Although her book offers an indispensable contribution to the study of how books were used and (not) dispensed with in the nineteenth century, this historical argument should not blind us to its broader implications. Even if the Victorian period is a rich vein for the study of nonreading and literary logistics, similar practices are inevitably present in other periods as well, notably our own. We may no longer want to disinfect the books we borrow from libraries, foist instructive pamphlets on our servants, or wrap newspapers around our fish or cheese, but we are still confronted with junk mail, we still use books for display purposes, and we still, as Price ruefully notes, find it hard to say good-bye to our “old books” (229). These continuities explain her many (often witty, occasionally contrived) allusions to contemporary phenomena such as smart phones, multitasking, and coffee-table books (a twenty-first-century perspective which will be extended, one hopes, in Price’s future work). Additionally, the study of nonreading has a broader relevance because it is often thematized in literature itself. In fact, as Price candidly admits, her “ subject is Victorian representations and perceptions of . . . the circulation of books, not the circulation of books itself” (36). This qualification may sound disappointing or even methodologically suspect, but it actually ensures that her work offers not just an “external” history of book (non)uses but also a refreshing close reading of meta-bibliographic passages in (non)literary works. [End Page 101] As these passages indicate, the outer part of a book frequently infiltrates the inner; not just in the frame narrative but also in the plot itself, novels reflect on their own “bookishness” via “allusions to the material forms that [the book] takes and the social transactions that it occasions” (110). Apart from highlighting passages where texts reflect on their material form, Price also devotes attention to the language books use to describe their own circulation, analyzing the use of tropes and “life cycle metaphors” (231) such as the found manuscript, the parable of the sower, and the message in a bottle. Situations in which characters are performing acts of nonreading are also examined. In Madame Bovary, the physical description of a reader segues into a paraphrase of “the content of the books being read” (49), but in many other works we get “a description of the real surroundings from which the text grants oblivion” (85). It may hence be true of the work of many writers, not just Dickens and Trollope, that “the moment of reading is as formally unrepresentable as thematically central” (74). With surprising frequency, as Price points out, scenes of reading turn out to be scenes of nonreading, with characters faking reading, having their absorbing reading interrupted, or simply dreaming over their books. Like the realities they portray, these literary representations of books, literary logistics, and nonreading are undoubtedly important in other periods as well and merit detailed analyses of their own.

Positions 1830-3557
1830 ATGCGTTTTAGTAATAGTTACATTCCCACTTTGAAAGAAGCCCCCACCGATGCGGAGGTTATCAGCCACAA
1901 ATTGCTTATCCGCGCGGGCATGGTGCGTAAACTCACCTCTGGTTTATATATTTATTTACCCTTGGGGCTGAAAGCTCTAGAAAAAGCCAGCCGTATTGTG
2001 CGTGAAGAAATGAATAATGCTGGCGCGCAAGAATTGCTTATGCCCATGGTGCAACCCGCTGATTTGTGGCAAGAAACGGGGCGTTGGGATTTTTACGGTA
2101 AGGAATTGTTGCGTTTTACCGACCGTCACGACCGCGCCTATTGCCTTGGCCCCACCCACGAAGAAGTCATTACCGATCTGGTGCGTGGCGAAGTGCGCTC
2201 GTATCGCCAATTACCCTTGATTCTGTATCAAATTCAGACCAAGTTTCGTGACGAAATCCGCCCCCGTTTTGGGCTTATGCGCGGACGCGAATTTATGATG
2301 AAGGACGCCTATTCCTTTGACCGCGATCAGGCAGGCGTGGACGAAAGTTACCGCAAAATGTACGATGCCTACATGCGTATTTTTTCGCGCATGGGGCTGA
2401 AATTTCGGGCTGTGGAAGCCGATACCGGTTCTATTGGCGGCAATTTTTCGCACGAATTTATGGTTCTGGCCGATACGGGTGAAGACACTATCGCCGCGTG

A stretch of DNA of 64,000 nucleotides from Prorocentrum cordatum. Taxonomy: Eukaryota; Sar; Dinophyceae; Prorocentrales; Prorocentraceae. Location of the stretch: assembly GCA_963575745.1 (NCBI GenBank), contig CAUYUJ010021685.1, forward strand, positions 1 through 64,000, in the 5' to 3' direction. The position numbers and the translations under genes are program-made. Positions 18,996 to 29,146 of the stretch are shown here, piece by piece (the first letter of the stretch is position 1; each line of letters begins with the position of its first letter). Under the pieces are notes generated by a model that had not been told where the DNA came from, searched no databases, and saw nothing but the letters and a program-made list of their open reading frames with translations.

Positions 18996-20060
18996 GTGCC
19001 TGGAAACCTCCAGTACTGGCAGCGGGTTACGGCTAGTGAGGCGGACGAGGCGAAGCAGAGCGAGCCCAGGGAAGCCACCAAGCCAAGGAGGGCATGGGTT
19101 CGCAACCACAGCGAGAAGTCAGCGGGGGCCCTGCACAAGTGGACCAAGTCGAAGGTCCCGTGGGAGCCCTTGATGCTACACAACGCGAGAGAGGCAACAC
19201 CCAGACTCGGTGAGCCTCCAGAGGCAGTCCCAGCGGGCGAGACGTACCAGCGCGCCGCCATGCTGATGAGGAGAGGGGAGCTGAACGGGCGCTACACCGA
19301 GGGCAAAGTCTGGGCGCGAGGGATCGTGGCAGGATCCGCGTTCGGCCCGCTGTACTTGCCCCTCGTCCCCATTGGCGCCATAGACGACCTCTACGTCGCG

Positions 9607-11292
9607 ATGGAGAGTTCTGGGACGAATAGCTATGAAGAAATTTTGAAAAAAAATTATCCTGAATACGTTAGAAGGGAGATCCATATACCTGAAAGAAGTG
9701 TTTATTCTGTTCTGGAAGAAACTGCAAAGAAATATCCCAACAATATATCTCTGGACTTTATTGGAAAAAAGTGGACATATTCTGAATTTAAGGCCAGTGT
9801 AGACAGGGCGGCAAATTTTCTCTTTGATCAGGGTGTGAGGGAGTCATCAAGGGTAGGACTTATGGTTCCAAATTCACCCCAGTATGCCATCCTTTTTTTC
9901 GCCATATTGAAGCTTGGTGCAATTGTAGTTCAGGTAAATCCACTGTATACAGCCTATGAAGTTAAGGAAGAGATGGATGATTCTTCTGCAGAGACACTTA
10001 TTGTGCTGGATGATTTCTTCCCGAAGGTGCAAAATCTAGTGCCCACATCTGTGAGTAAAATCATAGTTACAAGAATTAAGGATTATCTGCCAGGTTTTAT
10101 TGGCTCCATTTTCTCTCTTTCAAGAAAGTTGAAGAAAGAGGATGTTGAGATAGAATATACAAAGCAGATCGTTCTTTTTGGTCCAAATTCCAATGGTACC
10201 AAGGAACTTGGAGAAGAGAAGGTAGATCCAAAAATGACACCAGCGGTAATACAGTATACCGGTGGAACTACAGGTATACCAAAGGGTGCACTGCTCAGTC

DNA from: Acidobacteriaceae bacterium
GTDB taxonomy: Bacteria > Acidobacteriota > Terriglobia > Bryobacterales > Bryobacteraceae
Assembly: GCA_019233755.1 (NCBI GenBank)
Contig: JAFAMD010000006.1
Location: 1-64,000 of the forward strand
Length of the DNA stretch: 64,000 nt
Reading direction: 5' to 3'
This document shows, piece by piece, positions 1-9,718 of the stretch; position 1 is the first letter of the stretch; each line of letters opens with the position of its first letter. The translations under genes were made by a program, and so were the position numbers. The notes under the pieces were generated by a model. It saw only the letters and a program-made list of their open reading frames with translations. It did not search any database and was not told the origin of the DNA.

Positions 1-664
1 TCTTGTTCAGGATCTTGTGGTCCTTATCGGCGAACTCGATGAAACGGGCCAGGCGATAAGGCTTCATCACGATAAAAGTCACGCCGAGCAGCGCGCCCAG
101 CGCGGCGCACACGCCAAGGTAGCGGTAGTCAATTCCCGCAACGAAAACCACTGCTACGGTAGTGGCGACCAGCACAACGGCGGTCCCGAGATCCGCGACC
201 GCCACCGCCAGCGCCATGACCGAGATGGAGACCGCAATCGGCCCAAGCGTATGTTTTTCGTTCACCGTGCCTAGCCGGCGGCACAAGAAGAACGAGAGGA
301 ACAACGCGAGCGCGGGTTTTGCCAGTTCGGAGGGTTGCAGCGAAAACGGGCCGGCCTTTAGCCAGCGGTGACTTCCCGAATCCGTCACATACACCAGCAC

A final reason why How to Do Things with Books in Victorian Britain deserves to be read by all literary scholars is that it expresses a number of important theoretical claims. Even if it is true, as Mark McGurl has noted, that literary studies has witnessed a shift “from the hegemony of theory to the hegemony of history,” Price’s book indicates that theoretical questions are reemerging in our new literary histories. For one thing, her study of nonreading challenges many assumptions about books and reading, four of which seem particularly important. First, in contrast to the long-standing preference for texts over material books, Price convincingly claims that we should pay closer attention to the material attributes of literary works, including their “color, texture, and smell” (1). In that sense, scholars of books and reception alike should counteract “the dematerialization of the text and the disembodiment of the reader” (220). Second, while books may be a specific type of object and commodity, we should study rather than ignore the relationships between literary and nonliterary objects, even paying attention to such unexpected relatives as coins, clothes, and “pharmaceutical patents” (223). Like many contemporary critics, Price hence feels that studying objects may actually be more important than studying subjects. Third, we should not subscribe unthinkingly to “the fantasy of the self-made reader and the self-distributing text” (124). Servants, for instance, were allowed to handle the books of their masters but not to read them. They had to make do with hand-me-downs and educational “gifts,” showing that acquiring printed matter was (or is) not always a matter of personal choice and individual liberation. [End Page 102] We should hence nuance “the heroic myth . . . that makes textuality the source of interiority . . . and selfhood” (16). Fourth, the worries of Victorian readers over who handled their books imply that shared reading does not necessarily create inclusive communities. Frequently, as Price observes, “fantasized intimacy with authors upstages any sense of commonality with other readers” (259). Her programmatic defense of nonreading is also important because it criticizes both book history, which “might do better to analyze the category of the ‘literary’ than to flee it” (37), and reception history, which often forgets that “reading is not the only thing that can be done to books” (34). Her alternative program, interestingly, is couched in language that explicitly targets earlier forms of reception study. As she puts it, she is not (primarily) interested in reception history, reader response, implied readers, and “interpretive communities” (151–52), but rather in “rejection history” (7), “reader-unresponse” (66), “implied handler[s]” (238), and what we might call “handling communities” (or noncommunities). There is a playful dimension to these phrases and swipes at earlier critics, to be sure, but also a serious one. In an age of disposable commodities, Price’s book therefore deserves rereading. Or, better still, read it, dream over it, and then pass it along to a friend.

Ben De Bruyn
University of Leuven